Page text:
Read The Washington Post story by Brady Dennis, Griff Witte and Chris Mooney - “‘1,000 little steps’: Global climate talks end in progress, but fail to address the galloping pace of climate change.”

This Secretive Chinese Mission Shows a Desperate Need for Environmental Agreements

There’s an iconic photo of Indian Prime Minister Narendra Modi deep in conversation with Chinese President Xi Jinping right before the two world leaders and historic opponents sign a peace declaration. The talks, which took place in April 2018, ended with a pledge between the two countries to “maintain peace and tranquillity in all areas of the India-China border region.” It was a historic agreement after years of political and military tensions over one of the most crucial and fragile ecosystems in the world.
The Tibetan Plateau sits in a rain shadow and, with
 an average annual snowfall of only 18 inches, is
dry for nine months of the year. Yet Tibet is the
source of several major rivers such as the Yangtze,
the Indus River, the Mekong, and the Ganges.
The China-India border, which stretches for 2,167 miles across the Himalayan region, is far from a tranquil place, though it attracts tens of thousands of mountaineers each year to brave its peaks. As humans progressively spoil the natural world, the impervious nature of the Himalayas has for centuries protected its forests, which are home to 360 unique songbird species, from mass tourism and industry.


Jordan Peterson: climate change denier and faux science-lover

Jordan Peterson is many things. He’s a best-selling author, although not in France, unsurprisingly. He’s a former Professor at the University of Toronto, now on likely permanent leave. He’s famous for refusing to use the gender pronouns preferred by his students for reasons he claimed were related to freedom of speech. He’s been adopted by the alt-right and incels as one of their preferred intellectuals, over his very faint protests.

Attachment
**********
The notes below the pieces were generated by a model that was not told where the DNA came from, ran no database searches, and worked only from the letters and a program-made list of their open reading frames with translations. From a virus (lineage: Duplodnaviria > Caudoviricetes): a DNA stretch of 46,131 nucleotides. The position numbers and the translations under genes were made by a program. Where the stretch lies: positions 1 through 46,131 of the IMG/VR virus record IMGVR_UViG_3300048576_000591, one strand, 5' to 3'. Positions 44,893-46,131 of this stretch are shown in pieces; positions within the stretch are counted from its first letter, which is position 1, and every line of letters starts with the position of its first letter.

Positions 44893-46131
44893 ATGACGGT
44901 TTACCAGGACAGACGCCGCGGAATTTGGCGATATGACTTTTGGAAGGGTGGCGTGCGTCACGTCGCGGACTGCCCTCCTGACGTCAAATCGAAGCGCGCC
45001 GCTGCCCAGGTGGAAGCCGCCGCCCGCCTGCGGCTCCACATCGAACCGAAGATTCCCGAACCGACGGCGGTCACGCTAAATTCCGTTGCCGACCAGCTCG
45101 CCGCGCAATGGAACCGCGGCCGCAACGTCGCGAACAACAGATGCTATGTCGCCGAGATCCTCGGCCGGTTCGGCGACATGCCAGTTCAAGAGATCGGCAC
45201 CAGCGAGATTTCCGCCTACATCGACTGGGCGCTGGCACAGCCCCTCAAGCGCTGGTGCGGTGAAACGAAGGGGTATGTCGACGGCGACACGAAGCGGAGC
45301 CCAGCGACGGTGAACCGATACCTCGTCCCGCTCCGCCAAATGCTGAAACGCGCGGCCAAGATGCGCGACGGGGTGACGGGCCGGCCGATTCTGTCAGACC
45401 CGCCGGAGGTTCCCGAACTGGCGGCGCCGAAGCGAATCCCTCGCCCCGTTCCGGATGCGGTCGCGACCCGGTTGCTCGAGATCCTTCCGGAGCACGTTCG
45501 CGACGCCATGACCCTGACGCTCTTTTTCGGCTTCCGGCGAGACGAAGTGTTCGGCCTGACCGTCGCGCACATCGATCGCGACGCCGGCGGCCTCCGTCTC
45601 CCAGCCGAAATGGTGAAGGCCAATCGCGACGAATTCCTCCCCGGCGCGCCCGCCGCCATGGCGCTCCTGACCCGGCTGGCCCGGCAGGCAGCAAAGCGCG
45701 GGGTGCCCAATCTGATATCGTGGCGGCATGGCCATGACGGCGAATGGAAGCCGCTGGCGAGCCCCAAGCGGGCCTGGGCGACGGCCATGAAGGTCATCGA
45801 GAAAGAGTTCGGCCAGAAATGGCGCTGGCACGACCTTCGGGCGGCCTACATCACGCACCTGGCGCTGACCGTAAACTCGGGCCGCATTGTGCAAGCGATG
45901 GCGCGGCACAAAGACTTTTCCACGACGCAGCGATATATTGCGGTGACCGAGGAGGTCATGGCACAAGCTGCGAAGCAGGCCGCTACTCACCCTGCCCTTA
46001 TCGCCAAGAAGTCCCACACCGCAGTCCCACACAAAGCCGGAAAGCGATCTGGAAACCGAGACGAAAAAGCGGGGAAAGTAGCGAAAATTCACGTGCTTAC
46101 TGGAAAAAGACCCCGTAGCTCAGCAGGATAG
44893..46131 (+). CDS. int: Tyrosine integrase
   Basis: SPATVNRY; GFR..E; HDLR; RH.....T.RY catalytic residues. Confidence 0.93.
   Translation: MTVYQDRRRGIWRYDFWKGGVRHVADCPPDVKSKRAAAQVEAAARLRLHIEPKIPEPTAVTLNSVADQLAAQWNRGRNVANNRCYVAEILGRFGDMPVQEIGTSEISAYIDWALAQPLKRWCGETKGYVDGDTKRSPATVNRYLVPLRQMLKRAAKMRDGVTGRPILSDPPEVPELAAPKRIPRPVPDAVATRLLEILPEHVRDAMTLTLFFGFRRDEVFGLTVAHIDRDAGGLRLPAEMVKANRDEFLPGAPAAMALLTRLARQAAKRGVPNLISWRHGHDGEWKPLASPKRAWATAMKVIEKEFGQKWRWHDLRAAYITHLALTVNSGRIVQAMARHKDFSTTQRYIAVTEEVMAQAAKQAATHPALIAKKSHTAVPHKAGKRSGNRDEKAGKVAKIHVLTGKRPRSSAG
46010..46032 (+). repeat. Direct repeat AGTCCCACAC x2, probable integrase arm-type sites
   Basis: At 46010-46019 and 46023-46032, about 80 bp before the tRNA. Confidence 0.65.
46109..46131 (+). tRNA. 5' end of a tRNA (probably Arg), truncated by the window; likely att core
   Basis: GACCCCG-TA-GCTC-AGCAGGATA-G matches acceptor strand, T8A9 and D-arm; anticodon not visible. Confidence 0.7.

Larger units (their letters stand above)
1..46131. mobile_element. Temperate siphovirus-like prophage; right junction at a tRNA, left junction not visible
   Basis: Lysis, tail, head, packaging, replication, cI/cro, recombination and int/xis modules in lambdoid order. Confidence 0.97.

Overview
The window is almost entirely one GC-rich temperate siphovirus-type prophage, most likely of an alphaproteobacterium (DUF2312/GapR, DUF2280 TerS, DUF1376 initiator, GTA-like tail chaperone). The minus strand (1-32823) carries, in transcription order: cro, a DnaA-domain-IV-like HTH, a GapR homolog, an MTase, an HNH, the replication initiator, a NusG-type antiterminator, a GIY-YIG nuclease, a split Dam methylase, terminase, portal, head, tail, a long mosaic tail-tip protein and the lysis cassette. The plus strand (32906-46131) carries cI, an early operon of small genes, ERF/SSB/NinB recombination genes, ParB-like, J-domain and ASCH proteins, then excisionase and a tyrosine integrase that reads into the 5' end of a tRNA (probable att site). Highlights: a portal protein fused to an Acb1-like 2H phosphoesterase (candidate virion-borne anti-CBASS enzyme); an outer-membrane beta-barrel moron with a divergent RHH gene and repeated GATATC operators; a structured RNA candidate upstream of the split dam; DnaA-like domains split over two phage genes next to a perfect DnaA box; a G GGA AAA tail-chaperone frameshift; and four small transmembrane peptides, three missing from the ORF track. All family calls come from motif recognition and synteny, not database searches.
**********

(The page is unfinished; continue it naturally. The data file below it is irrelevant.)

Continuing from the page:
Jordan Peterson.
And he is a climate change denier.


Read the Medium story by Michael Barnard - “Jordan Peterson: climate change denier and faux science-lover.”

You Are Stealing Our Future: Greta Thunberg, 15, Condemns the World’s Inaction on Climate Change.

Fifteen-year-old Swedish climate activist Greta Thunberg addressed the U.N. plenary last night in Katowice, Poland, condemning global inaction in the face of catastrophic climate change.
GretaThunberg.

Watch the interview by Amy Goodman and read the transcript from Democracy Now  - "You Are Stealing Our Future: Greta Thunberg, 15, Condemns the World’s Inaction on Climate Change.

Global Emissions Must Drop 55% by 2030 to Meet Climate Goals

After three years of holding steady, global greenhouse gas emissions rose by 1.1% this year. Clearly, this is not good. In a significant report released this fall, the Intergovernmental Panel on Climate Change illustrated the urgent need to rein in global warming, and to essentially decarbonize global industries by 2050. Even a slight increase in emissions is a setback (holding steady, at a level still very unhealthy for the planet, wasn’t great either, but it was at least progress).
Global emissions must drop by more than 50 per cent by 2030
if we are to have any chance of reining in climate change.
It also contributed to a widening of what’s known as the “emissions gap“–essentially, the difference between “where we are and where we need to be.” Every year since 2011, the UN Environment Program has detailed the state of this global emissions gap. Doing so, though, is a bit like trying to hit a moving target. “There’s so much more information now, and so many more models and projections that we have to integrate into our study,” says Philip Drost, program officer at UN Environment. As climate science has grown more evolved, as matters of measuring emissions have become more sophisticated, and most crucially, as global warming goals have become more urgent, he adds, the gap has mutated.

Read the Fast Company story Eillie Anzilotti - “Global Emissions Must Drop 55% by 2030 to Meet Climate Goals.”